Scott: Yeah.
Glen: Right. So anyway, I’ll stop there. But I do think, can’t assume people from larger companies aren’t going to want to go small. If somebody is very early at a successful company, they probably have the ability to take a risk. But the question is, are they still hungry, because they’ve made it, if you will.
Scott: Do you feel like there’s any negative signals, where they’re so focused on the security of the brand or the job or whatever? Can you pick up on that kind of stuff, and know it’s not the right opportunity for them?
Glen: Yeah. If there’s signals. There’re all kinds of signals. Somebody we talked to recently out of one of the FENG companies had noted that they recently had a baby, they have great parental leave benefits. Their cash comp is amazing. And yet they were still talking to this series A stealth company. If that was me, I would have said, “Whoa, hold on. No way you’re going to walk away from all of these things to join a stealth company for half the cash, without the parental leave benefits. You’ve got a lot at stake. Maybe this isn’t the right fit for you.”
Scott: Yeah.
Glen: And almost talk them out of it first and then let them opt back in or sell you on why they’re actually really excited.
Scott: Or, that’s someone you’re going to recruit next year once they have a year to digest. We both have kids, so we know exactly what you’re talking about.
Glen: Exactly. You want to be just thoughtful of what they’re saying. What’s important to them, and then not waste time. If they’re not the right fit, don’t try and keep things going. I think a lot of people get to the final stage with an offer and then the person declines because they didn’t pick up on things that they could have-
Scott: That’s a great observation. You could have saved yourself many cycles if you just maybe listened a little better to what they were saying. I’m just kind of curious, I don’t know if there’s a scientific answer to this, but what draws people out of the FENG companies or big companies? Is it the challenge? Is it the sexiness? Is it the options? You’ve been doing this for so long. There has to be a couple of high-level observations, or is it just people are different?
Glen: I’ve seen both sides. I still have a lot of friends at previous employers that are very happy and I also have some that are there, but not that happy. And it’s case by case. Everyone has their own personal situation and their own reasons. I’d say some of the things that I’ve seen why people leave is they get tired of the size of the company. There’s more red tape. Things move slower. They miss building, or they don’t feel like their careers growing as fast, which is kind of tied to not being able to build.
Scott: That’s true, yeah.
Glen: So, it’s a variety of reasons. And then, it’s hard to leave sometimes because of the cash and the comp, which is also why some of these larger companies have deployed that strategy to really make it difficult to leave.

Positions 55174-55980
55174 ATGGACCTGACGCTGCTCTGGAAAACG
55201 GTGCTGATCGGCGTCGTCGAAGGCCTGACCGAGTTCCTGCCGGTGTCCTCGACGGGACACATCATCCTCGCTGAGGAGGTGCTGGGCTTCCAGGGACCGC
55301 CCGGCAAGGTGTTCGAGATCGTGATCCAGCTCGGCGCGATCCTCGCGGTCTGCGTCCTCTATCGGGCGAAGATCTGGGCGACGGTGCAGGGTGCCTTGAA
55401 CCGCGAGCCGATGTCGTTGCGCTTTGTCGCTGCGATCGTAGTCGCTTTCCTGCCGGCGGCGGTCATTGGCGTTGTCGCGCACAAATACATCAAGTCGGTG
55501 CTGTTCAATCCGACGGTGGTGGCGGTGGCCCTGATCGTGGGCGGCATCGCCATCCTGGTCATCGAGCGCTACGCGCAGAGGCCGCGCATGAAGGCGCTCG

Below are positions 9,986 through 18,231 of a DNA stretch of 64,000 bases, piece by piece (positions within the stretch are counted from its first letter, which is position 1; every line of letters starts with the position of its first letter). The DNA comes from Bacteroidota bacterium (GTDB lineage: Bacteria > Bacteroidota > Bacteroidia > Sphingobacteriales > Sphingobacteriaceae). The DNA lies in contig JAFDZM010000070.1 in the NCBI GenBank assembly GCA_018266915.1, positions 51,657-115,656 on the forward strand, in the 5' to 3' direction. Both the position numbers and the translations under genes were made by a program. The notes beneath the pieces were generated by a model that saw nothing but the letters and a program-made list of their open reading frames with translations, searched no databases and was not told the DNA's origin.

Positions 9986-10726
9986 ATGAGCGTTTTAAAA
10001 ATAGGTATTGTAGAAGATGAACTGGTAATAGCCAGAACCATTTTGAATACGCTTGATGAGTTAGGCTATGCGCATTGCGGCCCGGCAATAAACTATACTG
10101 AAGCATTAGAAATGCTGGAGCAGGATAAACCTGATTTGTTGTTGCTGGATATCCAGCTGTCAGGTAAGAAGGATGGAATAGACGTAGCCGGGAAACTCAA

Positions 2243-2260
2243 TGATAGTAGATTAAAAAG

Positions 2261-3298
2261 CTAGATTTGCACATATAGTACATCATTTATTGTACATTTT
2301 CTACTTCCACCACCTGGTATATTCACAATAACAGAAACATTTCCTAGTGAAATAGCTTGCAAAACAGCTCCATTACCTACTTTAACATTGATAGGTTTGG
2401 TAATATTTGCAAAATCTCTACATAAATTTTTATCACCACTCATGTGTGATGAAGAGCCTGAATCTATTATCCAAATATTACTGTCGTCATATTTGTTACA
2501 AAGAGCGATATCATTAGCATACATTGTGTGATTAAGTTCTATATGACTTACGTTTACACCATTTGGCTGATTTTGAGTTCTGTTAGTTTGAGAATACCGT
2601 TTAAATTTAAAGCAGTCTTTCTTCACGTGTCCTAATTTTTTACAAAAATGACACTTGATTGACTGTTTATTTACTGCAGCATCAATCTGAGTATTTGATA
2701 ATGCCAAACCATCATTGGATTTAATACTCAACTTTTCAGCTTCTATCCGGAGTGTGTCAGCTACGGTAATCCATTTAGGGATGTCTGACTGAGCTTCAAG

Scott: Yeah.
Glen: It’s a smart move.
Scott: It’s super smart. There’s something you touched on a few minutes ago, which is instilling a recruiting culture in the company earlier. You want to talk about that a little bit?
Glen: It’s critical. I’ve worked at companies… So, Facebook, for example, when I got there, it was 600 and something people, and that’s a big company, considering. And the CTO, the VPs of engineering, they were all still very involved. They would go to the weekly recruiting meetings, review packets, do sell calls. They would do whatever it took to get high quality in the door. That it has to start with the founders, right? So, if I had advice for an early stage company or somebody who’s thinking about starting a company, and there’s this fear of recruiting, recruiting is not rocket science, you just have to make time for it. Carving out time every week, making sure the rest of the team carves out time for it, making sure you have a process in place, high standards, don’t settle for talent because that can kill you. If you bring in a B player, they’ll bring in a C player and the C player will bring in a D player. It’s such a cliché, but it’s true.
Scott: I’ve seen it, too.
Glen: And you cannot settle. So, I would just say that it’s super important. I’ve seen very successful companies. In my first year at Greylock, I think the team and I was just four people at the time, we had almost 100 offers across the portfolio, roughly 700 introductions. So one in seven roughly got an offer, which was really great. The team and I were so proud of that. And the part that we really enjoyed was roughly half of those offers came at series A or seed companies, which is really hard to do. There’s no brand, there’s no product market fit.
Scott: That’s a great point. And those are the companies that need it the most. They need the help in recruiting the most.
Glen: And we were so proud of that, but it’s funny, the ones that had done the best are the ones who are most involved in recruiting and take it the most seriously. The ones that struggle are the ones that are kind of like, “Oh, it’ll just happen. We’ll hire somebody. It’ll just be a service,” versus, “Let’s all be involved in it. It’s everyone’s job.”